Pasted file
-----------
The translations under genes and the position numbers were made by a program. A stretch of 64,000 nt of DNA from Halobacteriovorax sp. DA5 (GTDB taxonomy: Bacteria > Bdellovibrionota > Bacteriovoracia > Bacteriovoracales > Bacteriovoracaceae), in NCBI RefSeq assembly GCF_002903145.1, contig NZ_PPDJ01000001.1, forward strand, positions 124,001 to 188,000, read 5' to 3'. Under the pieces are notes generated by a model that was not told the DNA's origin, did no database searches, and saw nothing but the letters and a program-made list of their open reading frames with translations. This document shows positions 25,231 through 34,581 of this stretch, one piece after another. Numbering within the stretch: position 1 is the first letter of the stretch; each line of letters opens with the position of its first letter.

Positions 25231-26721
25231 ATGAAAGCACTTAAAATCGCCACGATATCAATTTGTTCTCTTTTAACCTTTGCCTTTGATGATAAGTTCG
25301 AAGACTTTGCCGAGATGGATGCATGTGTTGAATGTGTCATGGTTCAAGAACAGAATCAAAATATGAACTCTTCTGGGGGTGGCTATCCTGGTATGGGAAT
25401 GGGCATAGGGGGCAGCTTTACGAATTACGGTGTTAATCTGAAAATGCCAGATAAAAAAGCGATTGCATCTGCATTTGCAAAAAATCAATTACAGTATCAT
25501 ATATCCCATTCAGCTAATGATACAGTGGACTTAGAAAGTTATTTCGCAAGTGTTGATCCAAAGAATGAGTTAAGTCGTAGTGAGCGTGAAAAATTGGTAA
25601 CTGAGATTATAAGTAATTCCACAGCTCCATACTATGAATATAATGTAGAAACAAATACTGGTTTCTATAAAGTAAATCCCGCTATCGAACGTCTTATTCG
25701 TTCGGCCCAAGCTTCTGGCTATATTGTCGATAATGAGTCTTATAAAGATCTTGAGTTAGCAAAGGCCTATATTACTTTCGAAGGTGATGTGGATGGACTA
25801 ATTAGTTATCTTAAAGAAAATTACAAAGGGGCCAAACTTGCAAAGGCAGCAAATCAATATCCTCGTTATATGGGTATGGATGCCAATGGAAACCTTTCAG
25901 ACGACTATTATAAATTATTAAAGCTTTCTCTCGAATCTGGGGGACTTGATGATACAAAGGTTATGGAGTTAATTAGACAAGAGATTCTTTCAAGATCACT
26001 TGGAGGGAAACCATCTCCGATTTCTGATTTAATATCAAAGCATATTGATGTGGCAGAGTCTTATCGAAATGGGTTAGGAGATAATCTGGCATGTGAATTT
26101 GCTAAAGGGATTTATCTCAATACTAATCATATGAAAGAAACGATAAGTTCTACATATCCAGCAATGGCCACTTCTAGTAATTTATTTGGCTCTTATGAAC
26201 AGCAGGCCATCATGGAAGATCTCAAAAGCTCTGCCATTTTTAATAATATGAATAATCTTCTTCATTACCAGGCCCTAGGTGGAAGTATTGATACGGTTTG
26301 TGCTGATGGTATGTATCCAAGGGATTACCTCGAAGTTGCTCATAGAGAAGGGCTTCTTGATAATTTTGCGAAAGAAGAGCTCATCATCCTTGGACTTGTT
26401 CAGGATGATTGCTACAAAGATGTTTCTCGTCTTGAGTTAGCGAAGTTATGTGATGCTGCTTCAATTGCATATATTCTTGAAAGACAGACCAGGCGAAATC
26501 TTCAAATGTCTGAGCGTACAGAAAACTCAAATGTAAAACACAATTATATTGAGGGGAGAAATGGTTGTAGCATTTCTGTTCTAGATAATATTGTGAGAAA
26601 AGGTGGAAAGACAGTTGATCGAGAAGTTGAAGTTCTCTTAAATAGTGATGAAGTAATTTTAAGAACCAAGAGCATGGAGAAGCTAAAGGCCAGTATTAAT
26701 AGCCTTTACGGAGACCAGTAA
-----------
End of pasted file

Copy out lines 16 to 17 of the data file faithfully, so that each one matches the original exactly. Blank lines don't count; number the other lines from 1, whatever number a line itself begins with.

26501 TTCAAATGTCTGAGCGTACAGAAAACTCAAATGTAAAACACAATTATATTGAGGGGAGAAATGGTTGTAGCATTTCTGTTCTAGATAATATTGTGAGAAA
26601 AGGTGGAAAGACAGTTGATCGAGAAGTTGAAGTTCTCTTAAATAGTGATGAAGTAATTTTAAGAACCAAGAGCATGGAGAAGCTAAAGGCCAGTATTAAT